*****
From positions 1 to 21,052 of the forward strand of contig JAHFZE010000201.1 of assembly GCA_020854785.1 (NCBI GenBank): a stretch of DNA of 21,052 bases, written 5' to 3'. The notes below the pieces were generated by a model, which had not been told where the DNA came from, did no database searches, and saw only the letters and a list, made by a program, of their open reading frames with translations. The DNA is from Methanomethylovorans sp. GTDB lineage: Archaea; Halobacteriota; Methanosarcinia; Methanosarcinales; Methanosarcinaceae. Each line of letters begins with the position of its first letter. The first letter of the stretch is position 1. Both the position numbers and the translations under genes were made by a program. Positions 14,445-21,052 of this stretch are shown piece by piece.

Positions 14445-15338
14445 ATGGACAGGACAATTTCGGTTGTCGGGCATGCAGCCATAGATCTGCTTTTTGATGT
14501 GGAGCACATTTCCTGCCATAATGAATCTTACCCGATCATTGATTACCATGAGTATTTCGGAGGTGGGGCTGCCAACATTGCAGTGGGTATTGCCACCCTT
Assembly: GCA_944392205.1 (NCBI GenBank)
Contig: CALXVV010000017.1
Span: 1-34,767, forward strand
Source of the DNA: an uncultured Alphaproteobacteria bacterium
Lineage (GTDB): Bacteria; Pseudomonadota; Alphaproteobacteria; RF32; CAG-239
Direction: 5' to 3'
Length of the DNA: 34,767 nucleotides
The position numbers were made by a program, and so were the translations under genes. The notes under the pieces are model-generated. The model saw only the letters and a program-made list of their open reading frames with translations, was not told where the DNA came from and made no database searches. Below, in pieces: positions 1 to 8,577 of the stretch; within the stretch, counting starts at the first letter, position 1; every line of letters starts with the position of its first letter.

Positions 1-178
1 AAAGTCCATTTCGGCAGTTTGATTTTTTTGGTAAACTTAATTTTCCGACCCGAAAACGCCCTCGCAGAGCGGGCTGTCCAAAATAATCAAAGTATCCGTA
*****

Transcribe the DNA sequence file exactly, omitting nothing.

From positions 1 to 21,052 of the forward strand of contig JAHFZE010000201.1 of assembly GCA_020854785.1 (NCBI GenBank): a stretch of DNA of 21,052 bases, written 5' to 3'. The notes below the pieces were generated by a model, which had not been told where the DNA came from, did no database searches, and saw only the letters and a list, made by a program, of their open reading frames with translations. The DNA is from Methanomethylovorans sp. GTDB lineage: Archaea; Halobacteriota; Methanosarcinia; Methanosarcinales; Methanosarcinaceae. Each line of letters begins with the position of its first letter. The first letter of the stretch is position 1. Both the position numbers and the translations under genes were made by a program. Positions 14,445-21,052 of this stretch are shown piece by piece.

Positions 14445-15338
14445 ATGGACAGGACAATTTCGGTTGTCGGGCATGCAGCCATAGATCTGCTTTTTGATGT
14501 GGAGCACATTTCCTGCCATAATGAATCTTACCCGATCATTGATTACCATGAGTATTTCGGAGGTGGGGCTGCCAACATTGCAGTGGGTATTGCCACCCTT
Assembly: GCA_944392205.1 (NCBI GenBank)
Contig: CALXVV010000017.1
Span: 1-34,767, forward strand
Source of the DNA: an uncultured Alphaproteobacteria bacterium
Lineage (GTDB): Bacteria; Pseudomonadota; Alphaproteobacteria; RF32; CAG-239
Direction: 5' to 3'
Length of the DNA: 34,767 nucleotides
The position numbers were made by a program, and so were the translations under genes. The notes under the pieces are model-generated. The model saw only the letters and a program-made list of their open reading frames with translations, was not told where the DNA came from and made no database searches. Below, in pieces: positions 1 to 8,577 of the stretch; within the stretch, counting starts at the first letter, position 1; every line of letters starts with the position of its first letter.

Positions 1-178
1 AAAGTCCATTTCGGCAGTTTGATTTTTTTGGTAAACTTAATTTTCCGACCCGAAAACGCCCTCGCAGAGCGGGCTGTCCAAAATAATCAAAGTATCCGTA